When the Phillies inked starting pitcher Zack Wheeler to a 5-year, $118M pact in 2019, it quickly became apparent that they envisioned him as a front-end starter. This was a fairly lofty goal for the then-29-year-old hurler that had never amassed more than 12 wins in a single season. Not only had Wheeler not compiled a ton of wins, but he had also never pitched 200 or more innings in a single season.
Still, the Phillies were highly impressed with his explosive pitching arsenal and figured his best days were ahead of him at the time of his signing.
“This is a power guy with four pitches where I think he’s just starting to reach his potential,” Phillies manager Joe Girardi said shortly after the signing. “I think there is more in the tank there. I think this guy can be more dominant than he’s been, and we’re looking forward to seeing the top of our rotation.”
Wheeler certainly had tantalizing stuff when he was acquired. His fastball was lightning quick, frequently registering in the upper 90s. His slider and curveball carried a lot of bend. Seemingly possessing all he needed to succeed, his early-career results left a bit to be desired.
Rounding out the back end of a star-studded Mets rotation, Wheeler put up rather pedestrian numbers during his time in New York. In five years with the Mets, across 126 starts, Wheeler compiled a 44-38 record and posted a 3.77 ERA.
He struggled with putting batters away at times, seeming to lack a preferred strikeout pitch. Wheeler also hardly used the top of the strike zone, which caused him to leave pitches out over the middle of the plate and get in trouble.
Since arriving in Philly, though, Wheeler seems to have flipped a switch.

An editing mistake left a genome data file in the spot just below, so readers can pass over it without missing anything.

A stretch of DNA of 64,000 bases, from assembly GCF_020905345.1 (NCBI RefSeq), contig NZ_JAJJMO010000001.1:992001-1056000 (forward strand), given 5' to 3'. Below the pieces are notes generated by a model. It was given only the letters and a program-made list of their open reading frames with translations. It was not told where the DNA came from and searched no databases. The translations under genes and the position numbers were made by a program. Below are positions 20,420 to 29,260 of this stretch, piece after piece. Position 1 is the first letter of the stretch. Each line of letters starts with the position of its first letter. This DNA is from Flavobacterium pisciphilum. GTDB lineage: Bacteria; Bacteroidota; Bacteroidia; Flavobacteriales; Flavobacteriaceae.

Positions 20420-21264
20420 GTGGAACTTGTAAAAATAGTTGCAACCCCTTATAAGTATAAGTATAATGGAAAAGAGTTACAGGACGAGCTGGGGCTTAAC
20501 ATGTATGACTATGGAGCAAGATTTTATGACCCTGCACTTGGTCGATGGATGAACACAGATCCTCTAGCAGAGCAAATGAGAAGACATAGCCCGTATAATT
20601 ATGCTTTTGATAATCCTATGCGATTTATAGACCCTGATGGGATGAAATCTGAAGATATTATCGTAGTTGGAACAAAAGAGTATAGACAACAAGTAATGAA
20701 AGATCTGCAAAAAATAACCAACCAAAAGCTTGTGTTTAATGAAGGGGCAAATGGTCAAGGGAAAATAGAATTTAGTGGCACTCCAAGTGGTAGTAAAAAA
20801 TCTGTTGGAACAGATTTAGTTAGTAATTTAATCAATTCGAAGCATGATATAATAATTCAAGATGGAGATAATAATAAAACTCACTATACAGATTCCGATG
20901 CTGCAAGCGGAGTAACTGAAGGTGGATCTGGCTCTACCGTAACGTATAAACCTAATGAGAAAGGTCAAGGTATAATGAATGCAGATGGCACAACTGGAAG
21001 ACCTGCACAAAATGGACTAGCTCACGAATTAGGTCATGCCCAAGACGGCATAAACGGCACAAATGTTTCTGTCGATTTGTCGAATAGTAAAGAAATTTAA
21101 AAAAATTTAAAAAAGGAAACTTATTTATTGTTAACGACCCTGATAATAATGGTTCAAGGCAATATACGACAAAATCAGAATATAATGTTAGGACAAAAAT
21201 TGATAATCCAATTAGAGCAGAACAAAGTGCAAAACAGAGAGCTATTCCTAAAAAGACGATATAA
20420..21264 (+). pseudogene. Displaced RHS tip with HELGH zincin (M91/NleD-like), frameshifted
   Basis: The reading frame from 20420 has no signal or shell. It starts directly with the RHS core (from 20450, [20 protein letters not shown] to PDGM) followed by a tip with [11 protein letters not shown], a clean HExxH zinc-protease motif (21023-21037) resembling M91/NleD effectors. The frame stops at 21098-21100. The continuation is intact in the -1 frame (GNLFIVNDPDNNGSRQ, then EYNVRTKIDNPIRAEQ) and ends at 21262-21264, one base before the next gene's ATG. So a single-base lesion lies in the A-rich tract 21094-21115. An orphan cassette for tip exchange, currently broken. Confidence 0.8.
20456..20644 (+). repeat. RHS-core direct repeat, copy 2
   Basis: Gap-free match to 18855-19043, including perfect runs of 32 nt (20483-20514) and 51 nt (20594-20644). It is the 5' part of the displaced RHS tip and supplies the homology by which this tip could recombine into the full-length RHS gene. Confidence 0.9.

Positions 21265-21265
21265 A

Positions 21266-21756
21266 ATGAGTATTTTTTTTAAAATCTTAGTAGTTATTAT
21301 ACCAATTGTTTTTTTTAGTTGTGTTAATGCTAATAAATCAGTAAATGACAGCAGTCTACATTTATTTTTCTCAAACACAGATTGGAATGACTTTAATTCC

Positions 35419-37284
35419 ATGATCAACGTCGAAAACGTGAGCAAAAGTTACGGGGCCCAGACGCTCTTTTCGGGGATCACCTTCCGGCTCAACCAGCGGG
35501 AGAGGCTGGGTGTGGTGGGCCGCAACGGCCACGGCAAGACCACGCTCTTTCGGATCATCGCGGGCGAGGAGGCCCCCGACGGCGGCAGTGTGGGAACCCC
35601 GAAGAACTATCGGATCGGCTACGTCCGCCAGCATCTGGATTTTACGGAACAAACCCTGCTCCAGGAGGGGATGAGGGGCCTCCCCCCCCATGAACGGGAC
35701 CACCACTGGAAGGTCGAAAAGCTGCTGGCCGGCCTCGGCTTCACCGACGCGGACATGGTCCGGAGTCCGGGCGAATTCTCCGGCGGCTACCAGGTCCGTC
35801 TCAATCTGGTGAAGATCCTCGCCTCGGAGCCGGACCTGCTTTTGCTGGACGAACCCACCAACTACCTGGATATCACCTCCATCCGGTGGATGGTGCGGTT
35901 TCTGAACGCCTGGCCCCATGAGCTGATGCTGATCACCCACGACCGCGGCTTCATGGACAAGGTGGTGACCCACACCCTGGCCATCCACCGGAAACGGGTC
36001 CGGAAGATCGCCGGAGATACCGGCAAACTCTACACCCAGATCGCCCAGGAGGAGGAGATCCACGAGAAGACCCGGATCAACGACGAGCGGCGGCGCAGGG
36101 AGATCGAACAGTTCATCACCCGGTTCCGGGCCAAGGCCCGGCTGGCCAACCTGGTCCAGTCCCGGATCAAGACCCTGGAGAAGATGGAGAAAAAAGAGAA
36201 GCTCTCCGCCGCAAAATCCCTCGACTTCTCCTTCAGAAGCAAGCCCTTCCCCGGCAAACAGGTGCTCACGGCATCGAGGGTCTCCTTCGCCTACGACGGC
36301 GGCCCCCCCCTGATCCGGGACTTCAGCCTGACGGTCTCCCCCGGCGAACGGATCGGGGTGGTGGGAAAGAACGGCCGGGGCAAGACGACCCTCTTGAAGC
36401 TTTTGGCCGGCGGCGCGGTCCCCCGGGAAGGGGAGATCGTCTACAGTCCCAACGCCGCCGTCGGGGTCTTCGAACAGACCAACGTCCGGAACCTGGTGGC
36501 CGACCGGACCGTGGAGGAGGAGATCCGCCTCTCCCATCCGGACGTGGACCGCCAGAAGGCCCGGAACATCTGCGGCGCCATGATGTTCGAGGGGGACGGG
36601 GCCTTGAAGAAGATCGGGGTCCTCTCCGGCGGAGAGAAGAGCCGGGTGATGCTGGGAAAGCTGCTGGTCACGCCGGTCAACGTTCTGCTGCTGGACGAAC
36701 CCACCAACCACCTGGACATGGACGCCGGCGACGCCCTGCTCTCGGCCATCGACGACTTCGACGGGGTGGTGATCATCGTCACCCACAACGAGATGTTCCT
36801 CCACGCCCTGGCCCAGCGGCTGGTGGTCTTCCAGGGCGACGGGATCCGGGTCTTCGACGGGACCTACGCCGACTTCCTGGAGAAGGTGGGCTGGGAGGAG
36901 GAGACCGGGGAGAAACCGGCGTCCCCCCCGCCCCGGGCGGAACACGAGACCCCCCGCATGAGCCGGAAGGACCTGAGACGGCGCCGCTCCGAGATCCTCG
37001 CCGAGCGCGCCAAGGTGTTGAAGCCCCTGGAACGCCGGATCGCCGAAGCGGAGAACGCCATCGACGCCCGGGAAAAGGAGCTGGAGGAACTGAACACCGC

Wheeler flashed his ace potential in a shortened 2020 season, his first with Philly. In 11 starts, the hard-throwing righty posted a career-low 2.92 ERA and allowed just three home runs on the year. His decision-making was much better and could be attributed to the game management of Phillies catcher J.T Realmuto.
“It definitely helps,” Wheeler said in May when discussing playing with Realmuto. “I’ve had decent catchers, bad catchers, and good catchers. There’s nothing like having a good catcher back there.”
Wheeler looked much more confident on the mound for Philly than he did the Mets. His pace improved and he hesitated less, which is perhaps another side effect of the game script Realmuto helps establish.
“Somebody who can not just call a game but understand you and what your strengths are,” Wheeler continued. “Somebody that isn’t just calling to the scouting report but to your strengths and the scouting report.”
The chemistry between the two talents have done wonders this year. After a stellar inaugural campaign with Philly, Wheeler has been even more dominant so far in his second season with the team.
Wheeler, 31, currently leads the National League in strikeouts with 112 and his 2.29 ERA is top 15 in the majors. Through 13 starts, he has registered five 10+ strikeout games, four of which have come in his last five starts.
He has been molten lava hot to begin the year and his name belongs in the mix for the Cy Young award. One of the biggest differences from his time in New York, and even his first year with the Phillies, has been his reliance on his slider. Last year, his sinker was his second-most-thrown pitch. This year, his slider has been his second-most-thrown pitch, and he uses it to put batters away in two-strike counts.
This swap has vastly improved his game and is paving the way for what is shaping up to be a career year for him. In the second of a five-year contract, Wheeler is becoming the ace the Phillies envisioned when they acquired him.
He leads the team in just about every major pitching metric and is a large reason the team is still afloat in the competitive NL East. The Phillies organization and fans alike have to be thrilled with what they’ve seen from Wheeler thus far and it isn’t hyperbolic to suggest that he is on pace to receive his first all-star nomination.
For now, the Phillies are hoping his early-season dominance is sustainable and that he is emerging into the ace they knew he could be.
Photo by Mark LoMoglio/Icon Sportswire